02-22-2014 04:59 PM
HI there. I found out few days ago that my Canon 5D Mark II have some problems.. I got few pics (RAW) that is showing this kind of image , even on the display look ok!
I'm wondering if anyone can tell me what kind is problem it is and further info.
02-22-2014 06:17 PM - edited 02-22-2014 06:22 PM
That's a corrupted file.
The first thing I'd suspect... also the easiest and cheapest to fix... would be a problem with the memory card or your downloading process.
If I understand correctly, the image looks okay when reviewed on the camera's built in monitor screen, right? Well, that's not conclusive, but it does suggest the the original file was okay. The review image is actually a small JPEG embedded in the RAW file, so it's not 100% certain that there isn't a problem with the camera. But...
I've seen this happen when downloading from a card reader that was connected to the computer via a USB hub.. Eliminating the hub and instead connecting the reader directly to the computer's USB port solved the problem. I now use a computer with a built in card reader (which is both faster and utterly reliable... but like any computer component, could fail).
I've also seen it happen due to the memory card. That might be the card itself actually failing, or simply that it hasn't been regularly formatted in-camera. You might try formatting the card in your computer first, then formatting it again in your camera (you should alwasy format in-camera before shooting with a card... just be sure all images you want to keep are copied off the card first). If that doesn't solve the problem, try a different memory card. They do sometimes "go bad". It also seems to be more common for off-brand cards to fail.
You also might try a different card reader. They sometimes go bad, too.
If you don't already do so, one way to rule out the card reader as the problem would be to try downloading directly from the camera, with the USB cable that was provided with the camera. I don't normally recommend doing that, but it might help you tell if a card reader is at fault.
The reason I usually don't recommend using the USB cable connected to the camera to download images is because the USB socket in the camera is rather easily worn or damaged, and so is that cable. The USB socket in the camera is a rather involved repair, so I normally recommend using a card reader. A separate reader is also usually faster downloading, compared to the USB cable. (Just how fast depends upon the type of connectivity.... USB2, USB3, Firewire 400, Firewire 800, etc.)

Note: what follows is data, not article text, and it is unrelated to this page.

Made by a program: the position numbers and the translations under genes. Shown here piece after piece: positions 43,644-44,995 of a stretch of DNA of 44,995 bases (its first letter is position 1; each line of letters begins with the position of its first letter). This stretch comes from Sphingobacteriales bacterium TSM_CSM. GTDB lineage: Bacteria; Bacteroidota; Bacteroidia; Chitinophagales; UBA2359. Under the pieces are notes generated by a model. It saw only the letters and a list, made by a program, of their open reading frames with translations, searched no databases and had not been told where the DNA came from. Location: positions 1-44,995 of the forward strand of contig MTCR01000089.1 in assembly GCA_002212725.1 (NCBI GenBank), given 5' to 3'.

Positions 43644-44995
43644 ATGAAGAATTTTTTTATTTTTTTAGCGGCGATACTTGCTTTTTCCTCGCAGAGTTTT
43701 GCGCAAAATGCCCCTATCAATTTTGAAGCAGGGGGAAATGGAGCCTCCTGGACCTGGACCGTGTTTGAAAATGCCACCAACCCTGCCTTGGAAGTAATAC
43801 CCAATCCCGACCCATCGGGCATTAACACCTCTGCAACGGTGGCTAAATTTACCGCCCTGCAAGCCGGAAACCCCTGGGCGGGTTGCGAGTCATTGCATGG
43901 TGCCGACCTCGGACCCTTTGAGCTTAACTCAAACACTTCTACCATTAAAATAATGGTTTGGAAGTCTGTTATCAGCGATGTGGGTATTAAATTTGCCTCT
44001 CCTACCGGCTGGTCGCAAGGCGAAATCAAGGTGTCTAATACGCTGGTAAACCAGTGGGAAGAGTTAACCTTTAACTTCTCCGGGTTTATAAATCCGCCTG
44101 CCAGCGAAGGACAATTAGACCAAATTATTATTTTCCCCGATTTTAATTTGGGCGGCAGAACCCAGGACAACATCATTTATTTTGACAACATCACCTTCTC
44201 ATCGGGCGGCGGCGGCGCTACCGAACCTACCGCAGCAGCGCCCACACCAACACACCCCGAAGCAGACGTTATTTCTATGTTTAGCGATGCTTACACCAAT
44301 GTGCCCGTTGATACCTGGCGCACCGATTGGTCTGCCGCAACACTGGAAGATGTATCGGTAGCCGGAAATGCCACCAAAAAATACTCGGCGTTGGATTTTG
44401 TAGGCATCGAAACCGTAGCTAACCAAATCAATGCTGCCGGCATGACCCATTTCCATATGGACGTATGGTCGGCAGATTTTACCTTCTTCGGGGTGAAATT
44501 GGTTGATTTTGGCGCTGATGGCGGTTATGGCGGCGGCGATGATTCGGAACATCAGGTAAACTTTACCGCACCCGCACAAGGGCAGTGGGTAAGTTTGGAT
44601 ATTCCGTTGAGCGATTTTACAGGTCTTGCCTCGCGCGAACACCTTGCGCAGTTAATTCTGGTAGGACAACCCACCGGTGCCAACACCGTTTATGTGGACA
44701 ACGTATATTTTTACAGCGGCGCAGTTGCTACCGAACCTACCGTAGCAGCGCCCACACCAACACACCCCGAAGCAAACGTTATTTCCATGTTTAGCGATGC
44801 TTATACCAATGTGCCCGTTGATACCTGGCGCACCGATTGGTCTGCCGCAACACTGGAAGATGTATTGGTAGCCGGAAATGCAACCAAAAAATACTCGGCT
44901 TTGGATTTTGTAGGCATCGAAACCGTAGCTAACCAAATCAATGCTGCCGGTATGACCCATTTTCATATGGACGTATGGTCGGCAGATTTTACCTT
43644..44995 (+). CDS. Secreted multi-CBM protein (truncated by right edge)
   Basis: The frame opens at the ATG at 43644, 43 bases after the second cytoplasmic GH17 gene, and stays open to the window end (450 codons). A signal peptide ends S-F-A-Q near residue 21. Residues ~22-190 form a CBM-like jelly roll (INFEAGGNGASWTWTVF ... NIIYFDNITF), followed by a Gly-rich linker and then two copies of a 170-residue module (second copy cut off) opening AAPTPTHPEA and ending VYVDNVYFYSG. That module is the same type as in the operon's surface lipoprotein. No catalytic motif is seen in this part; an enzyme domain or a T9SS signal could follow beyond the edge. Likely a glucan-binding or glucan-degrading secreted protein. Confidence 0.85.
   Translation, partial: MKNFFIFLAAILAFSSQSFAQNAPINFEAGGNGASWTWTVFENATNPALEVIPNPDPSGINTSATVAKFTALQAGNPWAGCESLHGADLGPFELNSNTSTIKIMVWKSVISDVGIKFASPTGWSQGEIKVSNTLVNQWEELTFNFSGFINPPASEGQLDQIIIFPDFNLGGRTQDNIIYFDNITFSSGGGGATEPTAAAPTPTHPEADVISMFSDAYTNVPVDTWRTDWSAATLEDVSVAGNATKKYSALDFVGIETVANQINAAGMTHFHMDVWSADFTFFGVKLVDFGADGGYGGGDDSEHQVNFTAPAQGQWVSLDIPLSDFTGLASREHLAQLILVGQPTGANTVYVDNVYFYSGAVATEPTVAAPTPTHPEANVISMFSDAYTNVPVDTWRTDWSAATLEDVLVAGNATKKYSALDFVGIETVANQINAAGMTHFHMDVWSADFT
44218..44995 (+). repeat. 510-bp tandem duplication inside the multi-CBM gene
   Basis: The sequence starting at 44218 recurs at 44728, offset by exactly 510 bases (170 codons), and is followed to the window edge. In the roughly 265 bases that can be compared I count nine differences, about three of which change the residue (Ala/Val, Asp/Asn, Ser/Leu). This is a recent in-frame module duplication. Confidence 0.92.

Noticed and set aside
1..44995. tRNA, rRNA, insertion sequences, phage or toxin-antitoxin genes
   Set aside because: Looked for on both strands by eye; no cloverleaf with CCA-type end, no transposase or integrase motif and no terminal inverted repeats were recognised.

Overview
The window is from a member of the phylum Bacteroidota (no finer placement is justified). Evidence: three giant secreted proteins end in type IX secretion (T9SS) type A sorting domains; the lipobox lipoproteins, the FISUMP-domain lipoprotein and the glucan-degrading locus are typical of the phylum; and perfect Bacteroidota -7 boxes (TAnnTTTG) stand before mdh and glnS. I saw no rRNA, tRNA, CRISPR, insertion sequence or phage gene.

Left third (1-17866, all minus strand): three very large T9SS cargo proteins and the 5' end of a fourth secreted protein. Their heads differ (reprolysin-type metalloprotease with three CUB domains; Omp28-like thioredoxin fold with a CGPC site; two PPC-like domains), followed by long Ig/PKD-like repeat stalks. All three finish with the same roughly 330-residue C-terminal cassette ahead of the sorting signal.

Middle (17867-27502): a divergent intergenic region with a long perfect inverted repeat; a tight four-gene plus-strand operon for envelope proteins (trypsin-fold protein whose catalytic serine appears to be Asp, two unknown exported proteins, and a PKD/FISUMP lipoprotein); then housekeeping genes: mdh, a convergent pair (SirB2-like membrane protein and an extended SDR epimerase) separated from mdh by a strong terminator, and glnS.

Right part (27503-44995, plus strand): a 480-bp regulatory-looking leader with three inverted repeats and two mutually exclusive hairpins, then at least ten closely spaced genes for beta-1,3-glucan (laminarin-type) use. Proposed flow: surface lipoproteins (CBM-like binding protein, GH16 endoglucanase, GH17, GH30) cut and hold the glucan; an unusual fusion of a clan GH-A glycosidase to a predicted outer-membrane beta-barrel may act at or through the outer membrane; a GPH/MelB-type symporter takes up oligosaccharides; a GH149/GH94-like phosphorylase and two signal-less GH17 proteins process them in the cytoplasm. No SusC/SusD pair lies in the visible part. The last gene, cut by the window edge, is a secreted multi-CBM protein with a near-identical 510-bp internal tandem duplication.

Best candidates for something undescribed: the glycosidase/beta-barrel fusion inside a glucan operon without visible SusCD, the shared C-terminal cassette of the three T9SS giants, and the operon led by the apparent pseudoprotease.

However it won't hurt to download directly from the camera, just to test whether or not the card reader or it's connections to the computer are causing the problem.
Also closely inspect the end of the card where the pins fit into it. Look for any broken pins stuck in the card. And use a flashlight to inspect the card socket down in the camera, looking for any bent pins. Hopefully there aren't any. If there are, it might be possible to carefully straighten a bent pin, or the socket might need to be replaced.
If you do the above and pretty much rule out that it's a memory card, card formatting, card reader, or connectivity problem, the next thing to try is "rebooting" the camera. Here is a link to a post on another forum about why and how to do that. Try that first to see if it helps.
If a proper "reboot" doesn't solve the problem, you might want to reinstall the camera's firmware. You can download the firmware and instructions how to install it from here, on the Canon website. In case you have never done this, it's fairly simple, but you do have to be careful to follow the instructions, use a freshly formatted memory card (even if installing the firmware from a location on your computer), need to have the camera's battery(ies) charged up and avoid interrupting the installation. It is possible to "brick" a camera, when installing the firmware. That requires a trip to the service dept.
Honestly, I think rebooting and reinstalling the firmware are both long shots to solve a problem like this. But they are things you can do yourself, might clear some muddled instructions stuck in the cameras memory or repair an instruction set, and they cost nothing to try.
Hope one or the other of these ideas help. If not, you will need to contact Canon Service Dept. and discuss sending it in for them to look at. It might be a connectivity problem or failing component in the camera.